Tips on Lightning Safety Awareness from FEMA Philly

This article comes to EPA-ARRL via our friends at FEMA’s Philly office. Lightening is one of Nature’s most powerful forces and most hams well know. With Field Day coming up fast, the tips and reminders included are worth reviewing.

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Good morning-

With the balmy weather and warm spring air finally around us, the allure of outdoor activities and unpredictable weather patterns are on the rise, as is the increasing likelihood of lightning strikes. Lightning strikes the United States about 25 million times a year. Although most lightning occurs in the summer, people can be struck at any time of year and it continues to be one of the top three storm-related killers in the United States. During this month, raise awareness for how citizens should prepare themselves and their home for lightning as well as the correct protective actions one should take if lightning or severe storms occur in their area. Below is the new Taglines and new DIY Actions for Lightning Awareness Month in June.

The purpose of both of these resources is to provide you with Do It Yourself (DIY) tools that make it easy for you to lead by example. Included in this email:

· 5 DIY tagline quotes that folks can voluntarily add to their email signature block to continually direct readers to preparedness resources.

· DIY preparedness tips culled from the toolkit to reinforce the new month’s Preparedness Themes.

Our goal is to provide tools that everyone can use and share to spread the message. We are always open to any feedback or suggests. These DIY tools will always be synchronized with ongoing seasonal preparedness themes throughout the year.

JUNE’S DIY tagline encourages everyone to learn more about lightning safety actions and develop good storm awareness.

Add one of the below Taglines to your emails:

1)“Thunder is good, thunder is impressive; but it is lightning that does the work” – Mark Twain

2)“It is better to have less thunder in the mouth and more lightning in the hand.” – American Proverb

3)“My mind raced and I thought, ‘What could I do?’…and I knew, there was no help, no help from you.” – ‘Thunderstruck’. The Razors Edge, 1990. AC/DC

4)“When Thunder Roars – Go Indoors”

5)“When you see the lightning flash, get out of the pool fast.”

This month’s quote, when clicked, will link you directly to Lightning Safety resources provided by the National Weather Service and NOAA.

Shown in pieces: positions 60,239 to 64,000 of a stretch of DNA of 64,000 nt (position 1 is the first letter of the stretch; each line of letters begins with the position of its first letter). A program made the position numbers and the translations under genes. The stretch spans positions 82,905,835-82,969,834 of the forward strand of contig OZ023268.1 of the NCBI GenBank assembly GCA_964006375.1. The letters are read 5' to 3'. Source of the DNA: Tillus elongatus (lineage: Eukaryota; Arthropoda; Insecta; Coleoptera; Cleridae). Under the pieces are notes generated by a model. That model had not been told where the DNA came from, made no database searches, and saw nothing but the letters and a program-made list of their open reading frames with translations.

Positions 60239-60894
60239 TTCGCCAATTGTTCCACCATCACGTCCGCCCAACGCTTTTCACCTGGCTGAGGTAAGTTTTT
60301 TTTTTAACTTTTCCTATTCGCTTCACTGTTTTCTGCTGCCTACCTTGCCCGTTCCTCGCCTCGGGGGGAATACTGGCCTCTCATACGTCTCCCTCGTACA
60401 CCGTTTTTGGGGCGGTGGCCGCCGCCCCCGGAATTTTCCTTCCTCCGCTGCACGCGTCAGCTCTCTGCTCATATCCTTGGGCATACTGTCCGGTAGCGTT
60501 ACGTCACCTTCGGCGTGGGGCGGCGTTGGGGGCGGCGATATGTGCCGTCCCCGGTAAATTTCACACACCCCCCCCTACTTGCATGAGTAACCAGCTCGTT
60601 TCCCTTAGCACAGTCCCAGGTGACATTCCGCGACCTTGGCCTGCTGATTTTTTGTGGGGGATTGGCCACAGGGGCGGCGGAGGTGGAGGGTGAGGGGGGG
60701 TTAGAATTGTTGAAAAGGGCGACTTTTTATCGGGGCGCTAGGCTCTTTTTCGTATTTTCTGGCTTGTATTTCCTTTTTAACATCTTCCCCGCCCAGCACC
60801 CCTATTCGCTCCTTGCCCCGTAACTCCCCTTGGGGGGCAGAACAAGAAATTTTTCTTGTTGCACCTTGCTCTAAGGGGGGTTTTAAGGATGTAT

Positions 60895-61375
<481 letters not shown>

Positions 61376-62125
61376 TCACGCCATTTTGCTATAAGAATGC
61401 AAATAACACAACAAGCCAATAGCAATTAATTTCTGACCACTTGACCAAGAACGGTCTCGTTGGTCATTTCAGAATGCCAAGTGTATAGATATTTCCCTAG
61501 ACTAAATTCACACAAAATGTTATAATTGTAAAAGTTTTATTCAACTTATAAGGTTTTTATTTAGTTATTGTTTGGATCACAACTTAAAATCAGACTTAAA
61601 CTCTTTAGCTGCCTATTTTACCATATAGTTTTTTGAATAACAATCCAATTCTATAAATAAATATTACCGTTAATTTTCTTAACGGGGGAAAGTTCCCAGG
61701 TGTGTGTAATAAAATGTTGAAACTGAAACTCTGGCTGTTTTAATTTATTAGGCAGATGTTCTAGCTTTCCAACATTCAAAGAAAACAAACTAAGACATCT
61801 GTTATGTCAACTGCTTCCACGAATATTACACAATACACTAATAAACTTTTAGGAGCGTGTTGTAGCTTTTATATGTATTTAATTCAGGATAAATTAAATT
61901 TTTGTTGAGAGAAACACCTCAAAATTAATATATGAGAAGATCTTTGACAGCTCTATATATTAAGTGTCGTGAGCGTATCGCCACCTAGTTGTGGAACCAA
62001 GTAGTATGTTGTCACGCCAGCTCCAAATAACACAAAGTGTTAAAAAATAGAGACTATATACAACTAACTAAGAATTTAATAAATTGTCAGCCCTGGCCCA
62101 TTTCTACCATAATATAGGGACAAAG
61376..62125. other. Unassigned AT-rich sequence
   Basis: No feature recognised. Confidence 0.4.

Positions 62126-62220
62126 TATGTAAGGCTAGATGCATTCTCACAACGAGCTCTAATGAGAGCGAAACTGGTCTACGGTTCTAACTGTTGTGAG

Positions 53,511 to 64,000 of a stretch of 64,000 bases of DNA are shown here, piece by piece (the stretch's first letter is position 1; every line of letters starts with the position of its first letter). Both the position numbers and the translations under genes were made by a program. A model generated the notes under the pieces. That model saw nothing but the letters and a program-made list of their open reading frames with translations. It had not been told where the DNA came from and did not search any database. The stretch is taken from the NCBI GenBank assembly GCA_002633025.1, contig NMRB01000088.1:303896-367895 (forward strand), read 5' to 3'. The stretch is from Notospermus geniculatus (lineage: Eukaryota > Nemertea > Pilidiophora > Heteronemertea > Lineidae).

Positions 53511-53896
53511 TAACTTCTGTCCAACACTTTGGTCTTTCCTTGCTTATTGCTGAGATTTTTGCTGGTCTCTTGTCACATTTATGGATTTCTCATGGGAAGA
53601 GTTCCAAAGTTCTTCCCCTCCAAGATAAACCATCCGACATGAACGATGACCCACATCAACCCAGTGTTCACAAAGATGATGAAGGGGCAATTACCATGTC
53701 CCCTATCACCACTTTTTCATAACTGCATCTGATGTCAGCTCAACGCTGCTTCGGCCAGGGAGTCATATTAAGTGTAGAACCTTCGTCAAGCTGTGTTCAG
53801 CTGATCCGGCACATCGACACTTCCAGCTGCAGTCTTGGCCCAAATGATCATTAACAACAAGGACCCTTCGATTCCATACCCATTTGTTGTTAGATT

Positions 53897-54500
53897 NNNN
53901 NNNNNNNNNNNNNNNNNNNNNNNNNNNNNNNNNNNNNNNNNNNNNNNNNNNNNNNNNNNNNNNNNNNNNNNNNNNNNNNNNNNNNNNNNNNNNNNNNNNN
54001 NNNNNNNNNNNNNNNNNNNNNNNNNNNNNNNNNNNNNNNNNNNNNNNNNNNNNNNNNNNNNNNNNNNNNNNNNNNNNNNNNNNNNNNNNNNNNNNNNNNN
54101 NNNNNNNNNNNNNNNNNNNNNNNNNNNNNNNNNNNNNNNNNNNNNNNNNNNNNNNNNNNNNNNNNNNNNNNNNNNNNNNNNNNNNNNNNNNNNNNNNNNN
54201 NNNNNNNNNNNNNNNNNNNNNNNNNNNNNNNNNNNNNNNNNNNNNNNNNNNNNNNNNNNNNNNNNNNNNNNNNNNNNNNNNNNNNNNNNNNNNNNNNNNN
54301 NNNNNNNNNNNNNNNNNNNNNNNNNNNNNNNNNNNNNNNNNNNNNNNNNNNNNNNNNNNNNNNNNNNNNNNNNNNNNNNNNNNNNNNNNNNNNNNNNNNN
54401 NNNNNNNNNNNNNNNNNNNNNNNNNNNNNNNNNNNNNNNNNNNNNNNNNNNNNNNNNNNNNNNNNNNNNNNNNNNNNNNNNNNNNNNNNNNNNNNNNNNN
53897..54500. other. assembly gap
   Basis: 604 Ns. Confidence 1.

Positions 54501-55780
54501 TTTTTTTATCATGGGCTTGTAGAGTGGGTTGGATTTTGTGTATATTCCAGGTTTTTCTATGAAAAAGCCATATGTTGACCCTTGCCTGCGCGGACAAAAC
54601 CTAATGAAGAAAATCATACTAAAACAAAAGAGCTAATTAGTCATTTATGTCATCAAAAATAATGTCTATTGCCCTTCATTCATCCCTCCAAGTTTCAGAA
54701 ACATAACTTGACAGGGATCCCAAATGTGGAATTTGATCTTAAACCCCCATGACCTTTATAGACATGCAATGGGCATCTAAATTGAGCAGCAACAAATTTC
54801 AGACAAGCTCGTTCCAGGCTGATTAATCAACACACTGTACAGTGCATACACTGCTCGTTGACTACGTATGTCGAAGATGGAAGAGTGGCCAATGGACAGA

Directions: If you are using Outlook:

Step One: Left click on the quote and select “copy”

Step Two: Open a new email and go to the “Insert” Tab

Step Three: Click on “Signature” and select “signature…”

Step Four: Click in the Box at the bottom (where you can edit your current Signature), and scroll to the end.

Step Five: Left hand click in the box and select “paste” and the banner will appear.

Step Six: Click “Okay”

June’s DIY tips can be posted on bulletin boards, reinforced at meetings, be adapted into talking points in any venue, to SPREAD AWARENESS AND TAKE SAFETY ACTIONS IN CASE OF LIGHTNING:

Lightning: What You Need to Know

  • NO PLACE outside is safe when thunderstorms are in the area!
  • If you hear thunder, lightning is close enough to strike you.
  • When you hear thunder, immediately move to safe shelter: a substantial building with electricity or plumbing or an enclosed, metal-topped vehicle with windows up.
  • Stay in safe shelter at least 30 minutes after you hear the last sound of thunder.

Indoor Lightning Safety

  • Stay off corded phones, computers and other electrical equipment that put you in direct contact with electricity.
  • Avoid plumbing, including sinks, baths and faucets.
  • Stay away from windows and doors, and stay off porches.
  • Do not lie on concrete floors, and do not lean against concrete walls.

Last Resort Outdoor Risk Reduction Tips

If you are caught outside with no safe shelter anywhere nearby the following actions may reduce your risk:

  • Immediately get off elevated areas such as hills, mountain ridges or peaks
  • Never lie flat on the ground
  • Never shelter under an isolated tree
  • Never use a cliff or rocky overhang for shelter
  • Immediately get out and away from ponds, lakes and other bodies of water

Stay away from objects that conduct electricity (barbed wire fences, power lines, windmills, etc.)

Respectfully,

Amanda Hancher

Public Affairs Specialist – Community Preparedness

FEMA Region III

BB: (215) 459-3637

Mobile: (240) 506-1864

Amanda.Hancher

FEMA’s Mission is to support our citizens and first responders to ensure that

as a nation we work together to build, sustain, and improve our capability

to prepare for, protect against, respond to, recover from, and mitigate all hazards.

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All it takes is a ctrl + click! to learn more about Lightning Safety. Try it below!

“Thunder is good, thunder is impressive; but it is lightning that does the work” – Mark Twain

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